Locksley would replace Brian Daboll, who left after one season in Tuscaloosa for the same job with the Buffalo Bills earlier this month.
Locksley has spent the past two seasons with the Crimson Tide, the first as an offensive analyst and last year as co-offensive coordinator and wide receivers coach.
The former New Mexico head coach last served as a coordinator at Maryland from 2012-15. He also spent three seasons (2006-08) in the same job at Illinois.
Yesterday, we noted that the door might be ajar for Jauan Jennings‘ return to the Tennessee football team. A day later, it appears he may have been given permission to walk across the threshold.
While there’s nothing official from the program, Jennings, who is enrolled at UT for this semester at UT, indicated on his private Instagram account Thursday evening that he will be playing “one last season” with the Volunteers.
In November of last year, Jennings went off on a profanity-laced social-media tirade aimed at the coaching staff. The day after, he was dismissed by interim head coach Brady Hoke, who made the decision in concert with then-athletic director John Currie.
Jennings has since met with new head coach Jeremy Pruitt and new athletic director Phillip Fulmer about a return. “I think (Pruitt has) put some parameters around” a return Fulmer stated during a radio interview late last week, “and I guess everybody has got to figure out what those are and if they’re really going to do it.”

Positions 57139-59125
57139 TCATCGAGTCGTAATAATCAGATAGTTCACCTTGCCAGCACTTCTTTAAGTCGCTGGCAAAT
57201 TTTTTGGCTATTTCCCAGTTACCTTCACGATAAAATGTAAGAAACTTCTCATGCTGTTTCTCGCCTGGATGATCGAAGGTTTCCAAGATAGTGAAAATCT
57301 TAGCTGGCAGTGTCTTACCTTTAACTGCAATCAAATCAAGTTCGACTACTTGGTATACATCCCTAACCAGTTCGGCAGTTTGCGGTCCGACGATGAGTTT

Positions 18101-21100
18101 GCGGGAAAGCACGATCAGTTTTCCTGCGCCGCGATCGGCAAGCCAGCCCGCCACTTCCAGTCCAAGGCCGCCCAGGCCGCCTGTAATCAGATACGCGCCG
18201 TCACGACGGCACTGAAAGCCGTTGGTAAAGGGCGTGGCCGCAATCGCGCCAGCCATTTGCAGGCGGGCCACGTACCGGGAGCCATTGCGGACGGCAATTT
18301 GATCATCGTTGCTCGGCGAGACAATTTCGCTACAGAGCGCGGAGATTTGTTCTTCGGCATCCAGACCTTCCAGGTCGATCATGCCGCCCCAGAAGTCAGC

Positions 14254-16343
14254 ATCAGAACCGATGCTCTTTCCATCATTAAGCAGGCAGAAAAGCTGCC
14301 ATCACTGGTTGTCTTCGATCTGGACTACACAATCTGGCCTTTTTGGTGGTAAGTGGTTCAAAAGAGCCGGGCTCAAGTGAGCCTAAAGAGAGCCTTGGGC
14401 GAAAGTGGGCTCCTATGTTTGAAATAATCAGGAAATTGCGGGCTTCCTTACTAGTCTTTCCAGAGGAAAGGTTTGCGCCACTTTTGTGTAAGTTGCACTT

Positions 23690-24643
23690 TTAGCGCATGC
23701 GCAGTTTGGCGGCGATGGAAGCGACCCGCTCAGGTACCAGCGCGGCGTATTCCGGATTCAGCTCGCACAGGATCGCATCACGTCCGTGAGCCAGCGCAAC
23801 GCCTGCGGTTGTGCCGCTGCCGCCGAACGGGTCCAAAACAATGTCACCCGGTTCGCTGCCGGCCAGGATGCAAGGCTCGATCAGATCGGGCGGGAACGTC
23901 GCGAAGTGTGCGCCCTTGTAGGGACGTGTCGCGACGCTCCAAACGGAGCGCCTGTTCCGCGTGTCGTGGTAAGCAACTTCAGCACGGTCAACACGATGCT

In early September, prior to the off-field issue, Jennings suffered what turned out to be a season-ending wrist injury that limited him to three catches for 17 yards in just one game.
Jennings, who originally came to the Vols as a quarterback, was second on the team in 2016 with 580 receiving yards and seven touchdowns. His 40 receptions were tied for second on the team as well.
A familiar face has returned to the Colorado coaching staff.
Following up on reports that surfaced earlier this week, CU confirmed that Mike MacIntyre has hired Ashley Ambrose as the Buffaloes’ new cornerbacks coach. Ambrose spent the 2008-10 seasons with the Buffaloes, first as a defensive assistant and then, after a very brief stint as wide receivers coach, he took over CU’s defensive backs.
“We’re really excited about Ashley Ambrose coming to the University of Colorado, he brings great expertise for our corners that he’ll be coaching,” MacIntyre said in a statement. “He was here before, loved it then and I am glad to have him back now. Not only does he bring great coaching experience over the last few years, but he also brings phenomenal playing experience from being in the NFL, so he’ll add a lot to our secondary.”
Then past two seasons, Ambrose was the defensive backs coach at Boise State. He’s also had collegiate stops at Cal (2011-12), Idaho (2014), Texas State (2015).
Ambrose, a second-round pick in the 1992 NFL draft, spent 13 seasons at that level of football.